Maharani Swarnamoyee

Maharani Swarnamoyee February 12, 2024



One of the first acts of official business Johnston was assigned, was overseeing a land purchase by the Maharani Swarnamoyee (1827–1897.) A household name in Bengal, Swarnamoyee was “synonymous with all that is noble and good in woman.” Her generous donations for the purposes of education (particularly education of women,) and social services (which benefited everyone, regardless of caste and creed,) endeared her to many. Her charitable donations extended to the Theosophical Society. As soon as Blavatsky and Olcott arrived in India, the Maharani became a patron of the library fund at Adyar.[1] Presently Swarnamoyee was in the process of finalizing her purchase of an estate known as Mouza Hatzore.[2]


Carved arches in the palace of the Maharani of Kasimbazar.[3]


Born in 1838 in the small village of Bhakatal, the illiterate, eleven-year-old Swarnamoyee came into the Kasimbazar family by marriage, as the wife of Prince Kumar Krisnanath, the last of the direct line from Krishna Kanta Nandy. The name Swarnamoyee (the golden girl,) did not satisfy her new guardians, so after the wedding they changed it to Saradasundari (the goddess Saraswati and/or her mother Durga,) “ringing in harmony with Harasundari (her mother-in-law,) and Gobindasundari (her sister-in-law.) The young princess bore the prince two daughters, the first when she was fourteen, and the second, at seventeen. The second child was born after the death of her husband, who took his life with a pistol in 1844.[4] Swarnamoyee’s late-husband did not make concessions for her to choose an heir, and the questionable wording of his will suggested that their estate was bequeathed to the East India Company (EIC.)

The Collector of Murshidabad, acting in the interest of the EIC, moved to take charge of the family’s estates in Kasimbazar and Banjetia. Under the instructions from the Collector, the house was broken into through the khidki (back door,) the women were forced into another room. All the valuables found there, were listed, boxed and carried away to the Collector’s office. This later became the subject of a suit, which Rani Swarnamoyee instituted, and won, against the Collector.

Swarnamoyee realized her illiteracy would handicap the aspirations of the responsibility she wished to assume. By sheer strength of will, perseverance, and industry, she  mastered Bengali, and had working knowledge in English, Persian and Sanskrit. She created two libraries in her palace and educated herself by reading newspapers and books. After learning the zemindari system from her Dewan (Mathuranath Bannerji,) Swarnamoyee visited her properties to see, firsthand, how things operated. Carefully synthesizing her accumulated knowledge, pruning a great deal of unnecessary rituals, and contributing her own personal beliefs, she created “an almost perfect system of administration.” Laboring tirelessly for succession to her lawful inheritance and raising the prestige of her family to a level never before seen, Swarnamoyee single-handedly doubled the income of the Kasimbazar Raj Estate. Swarnamoyee would lose her two daughters, and her two granddaughters, but undeterred by personal grief, she carried on her duties “with quiet strength and unfaltering persistence—the duties of a benevolent zemindar and a pious Hindu widow.” Her beneficence and loyalty were eventually rewarded with the conferral of the title of Maharani (Great Queen,) by Queen Victoria. As a further reward, Swarnamoyee was allowed to name her heir, and the hereditary title of Maharaja was revived for her nephew, Manindra Chandra Nandy.[5]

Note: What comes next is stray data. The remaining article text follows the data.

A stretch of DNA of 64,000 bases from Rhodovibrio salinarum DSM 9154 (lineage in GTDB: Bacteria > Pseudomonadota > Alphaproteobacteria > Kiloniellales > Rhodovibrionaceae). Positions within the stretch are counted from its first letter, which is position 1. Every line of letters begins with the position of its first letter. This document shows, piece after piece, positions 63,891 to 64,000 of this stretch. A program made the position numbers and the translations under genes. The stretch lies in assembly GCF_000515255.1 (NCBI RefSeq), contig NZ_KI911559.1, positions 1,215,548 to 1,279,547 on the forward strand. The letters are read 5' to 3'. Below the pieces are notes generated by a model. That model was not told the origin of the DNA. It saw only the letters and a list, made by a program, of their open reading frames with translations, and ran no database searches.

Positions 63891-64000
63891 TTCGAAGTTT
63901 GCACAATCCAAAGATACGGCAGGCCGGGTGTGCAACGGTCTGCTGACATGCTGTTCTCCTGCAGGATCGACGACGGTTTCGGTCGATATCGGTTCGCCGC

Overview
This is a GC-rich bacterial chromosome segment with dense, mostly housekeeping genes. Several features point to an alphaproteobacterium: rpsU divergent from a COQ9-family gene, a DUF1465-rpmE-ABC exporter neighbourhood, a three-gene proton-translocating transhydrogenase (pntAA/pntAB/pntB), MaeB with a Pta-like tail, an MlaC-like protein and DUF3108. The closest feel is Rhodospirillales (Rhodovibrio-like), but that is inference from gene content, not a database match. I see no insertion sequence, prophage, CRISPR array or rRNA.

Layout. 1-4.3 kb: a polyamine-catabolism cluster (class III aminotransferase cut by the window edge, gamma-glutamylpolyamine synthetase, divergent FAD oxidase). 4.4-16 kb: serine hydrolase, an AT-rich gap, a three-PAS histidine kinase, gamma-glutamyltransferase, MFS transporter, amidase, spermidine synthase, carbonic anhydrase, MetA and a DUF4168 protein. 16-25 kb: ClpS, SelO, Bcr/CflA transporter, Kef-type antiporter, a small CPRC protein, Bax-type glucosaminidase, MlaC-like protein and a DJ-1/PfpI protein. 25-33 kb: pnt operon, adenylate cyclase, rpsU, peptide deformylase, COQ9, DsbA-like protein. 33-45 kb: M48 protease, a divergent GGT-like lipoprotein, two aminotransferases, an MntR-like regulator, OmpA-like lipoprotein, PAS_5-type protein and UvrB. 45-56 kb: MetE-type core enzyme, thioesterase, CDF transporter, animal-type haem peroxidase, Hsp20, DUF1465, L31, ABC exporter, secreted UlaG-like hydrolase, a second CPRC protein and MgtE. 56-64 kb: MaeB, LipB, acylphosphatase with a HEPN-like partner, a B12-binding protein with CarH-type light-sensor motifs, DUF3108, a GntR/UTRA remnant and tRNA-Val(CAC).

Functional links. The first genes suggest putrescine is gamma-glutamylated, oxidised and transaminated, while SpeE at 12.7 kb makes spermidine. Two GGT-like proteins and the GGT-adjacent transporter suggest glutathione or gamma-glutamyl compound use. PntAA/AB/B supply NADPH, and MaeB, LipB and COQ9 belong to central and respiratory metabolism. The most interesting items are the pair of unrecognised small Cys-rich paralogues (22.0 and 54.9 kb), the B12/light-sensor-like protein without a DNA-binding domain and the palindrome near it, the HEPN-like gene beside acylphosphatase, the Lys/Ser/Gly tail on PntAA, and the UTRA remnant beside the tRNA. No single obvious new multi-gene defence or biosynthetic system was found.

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[1] Ghose, Shish Kumar. “The Origin Of Theosophy In India” The Hindu Spiritual Magazine Vol. III, No. 12. (February 1909): 422-428; Olcott, Henry Steel. Old Diary Leaves: Volume V. Theosophical Publishing House. Adyar, India. (1932): 27.

[2] “[Swarnamoyee] brought her expertise in Revenue sale proceedings to increase her properties there. Ballia no longer remained an island but joined the mainstream of administration. On 20 March 1876, Swarnamoyee bought in Revenue sale the Ganeshpur zemindari for Rs. 50, Mouza Sabeya for Rs. 50, mahal Narayanpur for Rs. 20, mahal Bhagwanpur for Rs. 10, mahal Patishai for Rs. 15, mahal Tajpur for Rs. 25 and mahal Gopalpur for Rs. 25. Thus for Rs. 195 she acquired rights over a troublesome group of tenants, who in spite of their bad reputation never defaulted her payments which was about Rs. 1000 per annum. On 20 November 1878, she bought Hatzore zemindari in Revenue sale for Rs. 11,000 in spite of the stiff opposition of the neighboring zemindars who had been shaken out of their slumber by her since 1876. Swarnamoyee however felt that the bad feeling of the surrounding zemindars might create difficulties for her administration as she would be living 500 miles away. She therefore did not purchase any property for some time, coming back suddenly to buy the rest of Mouza Hatzore, in Revenue sale on 4 March 1889 for Rs. 2474-6-6. which consolidated her position, She also bought in Revenue sale the zemindari of Bansdih on 29 June 1889, for Rs. 462, for which she had to go a little further and deeper into the Muffasil.” Nandy, Somendra Chandra. History Of The Cossimbazar Raj Vol. 1. P.K. Roy. Calcutta, India. (1957): 452-453.

[3] W.C. “Some Transactions Of The C.H.S.” Bengal: Past & Present. Vol. II, No. 2 (April, 1908): 191-210.

[4] Nandy, Somendra Chandra. History Of The Cossimbazar Raj Vol. 1. P.K. Roy. Calcutta, India. (1957): 282-283.

[5] Nandy, Somendra Chandra. History Of The Cossimbazar Raj Vol. 1. P.K. Roy. Calcutta, India. (1957): xi-xii, xiv, 204, 286, 294, 300, 441; Walsh, History Of Murshidabad,  208.

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